Fall 2018 - PHIL 144 D100
Introduction to Philosophy of Science (3)
Class Number: 2716
Delivery Method: In Person
An introduction to philosophical issues concerning the nature of science. Topics to be discussed include the distinction between science and pseudo-science, the nature of scientific method, the nature of explanation in the natural and social sciences, the phenomenon of scientific change, the relationship between scientific theory and observation, and the objectivity of social science. Students with credit for PHIL 244 may not take this course for further credit. Breadth-Humanities/Sciences.
This course aims to provide students with a thought-provoking introduction to some key philosophical issues in the sciences. It will give them the opportunity to investigate crucial “meta-questions” about the nature, role, and practice of science. These are not questions answerable by empirical means—rather, they concern foundational issues of method, value, and interpretation. Possible questions include: What is the value of science? What distinguishes science from pseudo-science? How do we confirm or disconfirm a theory, and what justifies our practice? Is science objective? How and why do scientists change their minds? How and why ought they to change them? Should we interpret the sciences as making literal claims about the nature of reality? How do the various sciences (e.g., biology and physics) relate to one another?
COURSE-LEVEL EDUCATIONAL GOALS:
PHIL 144 may be applied towards the Philosophy and Methodology of Science Certificate, the Certificate in Liberal Arts, and the Breadth-Humanities Requirement OR the Breadth-Science Requirement (but not both; student can choose which Breadth requirement to satisfy and plan enrollment in other courses accordingly).
- Participation 20%
- Two papers (15% and 25%) 40%
- In-class midterm 10%
- Final exam 30%
Written work for this course will be submitted via Turnitin, a third party service licensed for use by SFU. Turnitin is used for originality checking to help detect plagiarism. Students will be required to create an account with Turnitin, and to submit their work via that account, on the terms stipulated in the agreement between the student and Turnitin. This agreement includes the retention of your submitted work as part of the Turnitin database. Any student with a concern about using the Turnitin service may opt to use an anonymous identity in their interactions with Turnitin. Students who do not intend to use Turnitin in the standard manner must notify the instructor at least two weeks in advance of any submission deadline. In particular, it is the responsibility of any student using the anonymous option (i.e. false name and temporary e-mail address created for the purpose) to inform the instructor such that the instructor can match up the anonymous identity with the student.
MATERIALS + SUPPLIES:
As you may know, i>clickers can be used in different classes. If you already have one, don’t buy another. If you don't already have one, buy one knowing that you can use it in other courses, or just borrow one if you can bring it to every lecture and register it. I>clicker 1 is fine for this course, as I ask only multiple-choice questions. I>clicker 2 and i-clicker + are also fine, but Web-clicker is not. Details available early in the term. Bring your clicker to the very first lecture if you have it, but don’t fret about having one or registering it (until Week 2).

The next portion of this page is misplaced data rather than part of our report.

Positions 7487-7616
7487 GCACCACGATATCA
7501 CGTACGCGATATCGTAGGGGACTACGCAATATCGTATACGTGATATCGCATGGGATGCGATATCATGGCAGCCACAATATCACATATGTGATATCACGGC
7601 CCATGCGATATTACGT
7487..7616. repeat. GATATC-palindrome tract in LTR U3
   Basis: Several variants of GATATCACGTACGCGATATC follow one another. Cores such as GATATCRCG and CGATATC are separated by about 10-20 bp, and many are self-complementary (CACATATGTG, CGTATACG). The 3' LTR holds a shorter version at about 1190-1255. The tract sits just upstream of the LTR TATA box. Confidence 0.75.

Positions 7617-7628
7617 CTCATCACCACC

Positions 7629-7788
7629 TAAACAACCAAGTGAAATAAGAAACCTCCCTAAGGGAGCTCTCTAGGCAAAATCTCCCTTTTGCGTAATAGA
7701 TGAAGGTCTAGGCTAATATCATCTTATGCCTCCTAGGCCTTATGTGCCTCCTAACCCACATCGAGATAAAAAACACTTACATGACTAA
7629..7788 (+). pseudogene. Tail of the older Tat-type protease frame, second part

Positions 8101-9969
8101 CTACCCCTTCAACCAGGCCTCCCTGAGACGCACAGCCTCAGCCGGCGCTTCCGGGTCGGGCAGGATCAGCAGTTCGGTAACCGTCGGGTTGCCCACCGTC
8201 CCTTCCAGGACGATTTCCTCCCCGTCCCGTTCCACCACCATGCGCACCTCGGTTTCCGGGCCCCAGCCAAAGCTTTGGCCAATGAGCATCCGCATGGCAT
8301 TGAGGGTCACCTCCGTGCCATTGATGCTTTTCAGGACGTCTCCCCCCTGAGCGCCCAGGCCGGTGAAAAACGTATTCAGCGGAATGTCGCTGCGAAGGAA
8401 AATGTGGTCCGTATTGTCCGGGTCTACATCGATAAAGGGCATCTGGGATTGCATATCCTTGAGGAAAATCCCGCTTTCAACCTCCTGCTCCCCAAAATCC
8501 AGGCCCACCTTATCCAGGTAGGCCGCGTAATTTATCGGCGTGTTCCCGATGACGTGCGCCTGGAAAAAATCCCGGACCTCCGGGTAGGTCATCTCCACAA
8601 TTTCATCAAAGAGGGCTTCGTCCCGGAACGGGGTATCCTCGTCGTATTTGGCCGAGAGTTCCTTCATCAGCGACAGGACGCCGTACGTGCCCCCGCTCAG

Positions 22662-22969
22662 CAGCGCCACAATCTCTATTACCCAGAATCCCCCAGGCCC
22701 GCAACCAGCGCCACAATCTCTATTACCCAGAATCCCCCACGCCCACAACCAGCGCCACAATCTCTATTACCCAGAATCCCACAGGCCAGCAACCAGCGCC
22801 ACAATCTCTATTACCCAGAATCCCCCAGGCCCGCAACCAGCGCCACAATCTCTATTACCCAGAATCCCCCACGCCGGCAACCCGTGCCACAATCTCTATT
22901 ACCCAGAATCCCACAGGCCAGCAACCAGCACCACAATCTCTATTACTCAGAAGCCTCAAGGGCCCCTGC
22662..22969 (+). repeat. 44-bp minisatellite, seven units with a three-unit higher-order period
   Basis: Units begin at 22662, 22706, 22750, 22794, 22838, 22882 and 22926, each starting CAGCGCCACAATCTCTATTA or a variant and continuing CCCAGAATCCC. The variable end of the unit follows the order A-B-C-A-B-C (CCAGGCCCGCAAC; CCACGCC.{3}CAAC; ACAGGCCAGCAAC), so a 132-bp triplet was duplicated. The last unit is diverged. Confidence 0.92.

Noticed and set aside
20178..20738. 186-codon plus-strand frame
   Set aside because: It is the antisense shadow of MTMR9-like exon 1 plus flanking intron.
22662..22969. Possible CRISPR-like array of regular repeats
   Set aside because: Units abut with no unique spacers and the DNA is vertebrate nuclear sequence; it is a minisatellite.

Writing Philosophy: A Guide for Canadian Students, 2nd edition. Lewis Vaughn and Jillian Scott McIntosh, Oxford University Press, 2013. (ISBN 978-0-19-544674-6)
It Started with Copernicus: Vital Questions about Science. Keith Parsons, Prometheus Books, 2014, (ISBN 978-1-61614-929-1; there is also an e-book: 978-1-6164-930-7)
Once term is underway, the other required readings will be available on-line (password-protected, so only for registered students) via the class website. This is much cheaper for you than a hardcopy anthology, though (i) you don’t get a cool hefty book for your shelf, (ii) you don’t get to flip through fascinating but unassigned articles, and (iii) you must exercise due diligence in accessing the readings and (preferably) printing them up. If you would like to buy a good hardcopy anthology, I can advise, but I cannot guarantee that all readings would be from it.
Department Undergraduate Notes:
Thinking of a Philosophy Major or Minor? The Concentration in Law and Philosophy? The Certificate in Ethics? The Philosophy and Methodology of Science Certificate?
Contact the PHIL Advisor at firstname.lastname@example.org More details on our website: SFU Philosophy
SFU’s Academic Integrity web site http://students.sfu.ca/academicintegrity.html is filled with information on what is meant by academic dishonesty, where you can find resources to help with your studies and the consequences of cheating. Check out the site for more information and videos that help explain the issues in plain English.
Each student is responsible for his or her conduct as it affects the University community. Academic dishonesty, in whatever form, is ultimately destructive of the values of the University. Furthermore, it is unfair and discouraging to the majority of students who pursue their studies honestly. Scholarly integrity is required of all members of the University. http://www.sfu.ca/policies/gazette/student/s10-01.html
ACADEMIC INTEGRITY: YOUR WORK, YOUR SUCCESS